Despite billions already spent for aid, the U.S. is keen on fast-tracking aid to Iraq, which has been warped with successive attack by extremists in northern part of the country.
As Iraq Nuri al-Maliki ends his eight-year reign by making way to Haider al-Abadi as Iraq’s prime minister, the U.S. intends to increase military and economic aid to the country if it adopts an inclusive agenda, Reuters reported.
Maliki, the man whom the U.S. blames for the resurrection of sectarianism in Iraq and the advancement of the extremist Islamic State, announced the end of his term in September.
“Whatever future military assistance we continue to provide to Iraq won’t be tied specifically or solely to the new prime minister,” said a U.S. defense official who spoke on condition of anonymity. “To say that now that there’s a new guy it will open the floodgates would be way overstating this.”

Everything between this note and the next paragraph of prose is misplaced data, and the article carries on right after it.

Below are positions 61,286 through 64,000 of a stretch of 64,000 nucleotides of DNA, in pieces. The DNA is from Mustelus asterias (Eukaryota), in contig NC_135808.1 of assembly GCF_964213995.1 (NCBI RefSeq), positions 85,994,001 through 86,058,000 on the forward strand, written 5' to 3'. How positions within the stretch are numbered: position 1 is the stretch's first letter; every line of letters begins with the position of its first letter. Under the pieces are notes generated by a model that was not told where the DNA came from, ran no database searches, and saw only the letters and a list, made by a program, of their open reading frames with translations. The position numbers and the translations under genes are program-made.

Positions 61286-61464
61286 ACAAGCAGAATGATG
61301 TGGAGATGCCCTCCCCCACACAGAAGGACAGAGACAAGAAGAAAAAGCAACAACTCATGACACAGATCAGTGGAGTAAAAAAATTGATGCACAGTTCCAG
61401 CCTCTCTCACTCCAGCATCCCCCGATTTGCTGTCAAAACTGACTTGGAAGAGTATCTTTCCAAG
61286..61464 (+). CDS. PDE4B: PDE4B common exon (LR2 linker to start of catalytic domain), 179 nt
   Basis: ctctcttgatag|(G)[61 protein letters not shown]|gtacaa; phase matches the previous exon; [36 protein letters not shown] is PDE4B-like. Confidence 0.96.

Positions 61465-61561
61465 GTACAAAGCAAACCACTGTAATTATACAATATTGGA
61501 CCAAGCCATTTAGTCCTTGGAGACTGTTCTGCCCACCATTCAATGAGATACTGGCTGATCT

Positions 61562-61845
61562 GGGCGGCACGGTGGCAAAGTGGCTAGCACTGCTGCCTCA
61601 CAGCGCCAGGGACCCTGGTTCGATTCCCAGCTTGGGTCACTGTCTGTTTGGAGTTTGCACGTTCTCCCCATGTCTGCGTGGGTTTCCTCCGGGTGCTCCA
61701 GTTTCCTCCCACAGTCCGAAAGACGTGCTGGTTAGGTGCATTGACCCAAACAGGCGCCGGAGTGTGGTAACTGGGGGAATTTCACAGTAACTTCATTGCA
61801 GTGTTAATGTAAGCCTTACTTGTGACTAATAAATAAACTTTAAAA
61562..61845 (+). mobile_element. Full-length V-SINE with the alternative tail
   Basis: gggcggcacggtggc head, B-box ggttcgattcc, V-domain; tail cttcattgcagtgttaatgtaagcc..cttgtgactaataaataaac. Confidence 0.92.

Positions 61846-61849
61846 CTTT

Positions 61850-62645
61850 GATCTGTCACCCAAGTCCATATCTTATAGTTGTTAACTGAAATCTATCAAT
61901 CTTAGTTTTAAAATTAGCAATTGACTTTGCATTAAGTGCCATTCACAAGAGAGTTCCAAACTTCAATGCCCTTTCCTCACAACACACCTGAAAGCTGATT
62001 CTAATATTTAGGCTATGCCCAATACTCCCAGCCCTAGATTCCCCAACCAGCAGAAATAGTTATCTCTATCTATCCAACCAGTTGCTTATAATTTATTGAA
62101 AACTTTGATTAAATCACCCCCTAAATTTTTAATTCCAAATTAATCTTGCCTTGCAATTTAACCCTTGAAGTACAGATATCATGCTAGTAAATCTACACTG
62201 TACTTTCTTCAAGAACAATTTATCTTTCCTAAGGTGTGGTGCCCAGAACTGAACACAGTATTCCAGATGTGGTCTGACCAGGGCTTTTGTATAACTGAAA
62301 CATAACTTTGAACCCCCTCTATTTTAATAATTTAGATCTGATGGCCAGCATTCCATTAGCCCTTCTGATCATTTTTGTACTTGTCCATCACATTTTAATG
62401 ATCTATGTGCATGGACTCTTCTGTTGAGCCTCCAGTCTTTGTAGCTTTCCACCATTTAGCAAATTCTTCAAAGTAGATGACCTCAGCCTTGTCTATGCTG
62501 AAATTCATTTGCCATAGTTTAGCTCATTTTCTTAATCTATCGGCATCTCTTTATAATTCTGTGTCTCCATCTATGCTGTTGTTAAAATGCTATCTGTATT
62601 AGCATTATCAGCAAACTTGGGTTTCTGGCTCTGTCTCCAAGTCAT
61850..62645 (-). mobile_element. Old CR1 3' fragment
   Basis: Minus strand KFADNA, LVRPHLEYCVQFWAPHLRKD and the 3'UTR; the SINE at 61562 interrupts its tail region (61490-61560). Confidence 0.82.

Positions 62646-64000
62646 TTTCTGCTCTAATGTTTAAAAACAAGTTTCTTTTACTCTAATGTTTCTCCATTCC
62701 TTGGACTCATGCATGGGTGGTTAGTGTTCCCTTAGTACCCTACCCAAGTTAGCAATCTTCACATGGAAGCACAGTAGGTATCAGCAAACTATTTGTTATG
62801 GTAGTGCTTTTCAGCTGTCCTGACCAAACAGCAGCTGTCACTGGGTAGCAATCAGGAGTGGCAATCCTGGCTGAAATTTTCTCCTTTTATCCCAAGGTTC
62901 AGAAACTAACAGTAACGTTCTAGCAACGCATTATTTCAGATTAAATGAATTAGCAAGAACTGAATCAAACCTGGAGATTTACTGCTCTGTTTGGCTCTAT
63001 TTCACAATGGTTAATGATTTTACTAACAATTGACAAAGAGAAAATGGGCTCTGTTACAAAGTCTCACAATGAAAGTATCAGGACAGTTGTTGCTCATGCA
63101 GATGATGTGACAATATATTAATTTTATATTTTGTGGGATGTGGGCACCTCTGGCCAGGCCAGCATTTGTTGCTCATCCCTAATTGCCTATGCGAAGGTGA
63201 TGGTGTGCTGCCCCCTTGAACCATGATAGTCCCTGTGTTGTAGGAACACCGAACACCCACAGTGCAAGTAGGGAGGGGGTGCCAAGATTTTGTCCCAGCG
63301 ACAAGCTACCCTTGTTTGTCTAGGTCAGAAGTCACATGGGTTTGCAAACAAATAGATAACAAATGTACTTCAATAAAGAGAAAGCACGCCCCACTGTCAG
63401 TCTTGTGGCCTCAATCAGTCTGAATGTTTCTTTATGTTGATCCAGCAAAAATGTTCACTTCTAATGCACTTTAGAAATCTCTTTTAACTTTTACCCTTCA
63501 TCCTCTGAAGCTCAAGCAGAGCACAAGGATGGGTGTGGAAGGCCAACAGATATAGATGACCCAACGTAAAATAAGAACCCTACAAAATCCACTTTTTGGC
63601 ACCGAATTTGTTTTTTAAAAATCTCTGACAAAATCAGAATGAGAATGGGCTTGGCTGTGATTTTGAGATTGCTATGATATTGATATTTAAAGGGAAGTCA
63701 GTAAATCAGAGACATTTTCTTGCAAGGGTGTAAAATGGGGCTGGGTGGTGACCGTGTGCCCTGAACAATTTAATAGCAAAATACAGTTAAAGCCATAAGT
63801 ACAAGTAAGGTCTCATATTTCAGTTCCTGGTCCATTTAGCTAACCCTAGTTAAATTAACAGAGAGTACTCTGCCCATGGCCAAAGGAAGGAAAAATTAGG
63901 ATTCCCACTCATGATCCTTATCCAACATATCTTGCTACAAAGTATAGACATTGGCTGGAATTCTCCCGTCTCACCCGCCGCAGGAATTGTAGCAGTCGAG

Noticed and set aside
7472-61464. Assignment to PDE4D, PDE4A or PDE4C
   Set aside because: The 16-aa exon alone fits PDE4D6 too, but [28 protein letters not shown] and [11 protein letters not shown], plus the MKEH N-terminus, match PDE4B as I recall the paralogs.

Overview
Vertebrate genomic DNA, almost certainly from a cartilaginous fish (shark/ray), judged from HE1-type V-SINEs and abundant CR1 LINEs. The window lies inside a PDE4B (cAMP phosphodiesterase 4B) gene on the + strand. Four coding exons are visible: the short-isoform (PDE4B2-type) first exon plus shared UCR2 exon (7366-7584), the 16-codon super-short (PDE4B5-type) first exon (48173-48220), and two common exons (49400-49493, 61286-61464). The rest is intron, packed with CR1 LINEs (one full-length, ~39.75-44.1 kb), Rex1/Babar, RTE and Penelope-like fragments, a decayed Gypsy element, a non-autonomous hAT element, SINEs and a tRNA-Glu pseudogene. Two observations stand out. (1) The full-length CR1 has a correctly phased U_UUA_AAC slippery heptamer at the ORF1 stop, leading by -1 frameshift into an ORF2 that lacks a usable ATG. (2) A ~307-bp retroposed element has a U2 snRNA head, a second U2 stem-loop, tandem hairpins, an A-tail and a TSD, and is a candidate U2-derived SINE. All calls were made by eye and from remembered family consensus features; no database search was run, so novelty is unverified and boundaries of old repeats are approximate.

Another state official said the U.S. seeks to partner with the new Iraqi government to establish and solidify Iraqi military and provide support to the Kurdish region.
“If all those conditions start getting set, then I think you will see the possibility of us accepting an invitation to do more substantive train, advise and assist,” the official said.
But if this happens, it would be slow and may take a year, the official added.
Abadi, a Shiite Muslim who was exiled during the rule of Saddam Hussein, is a member of the Islamic Dawa Party, one of Iraq’s biggest political party. He is seen to have more moderate stance than Maliki, which observers say can help in uniting the fragmented country, CNN reported.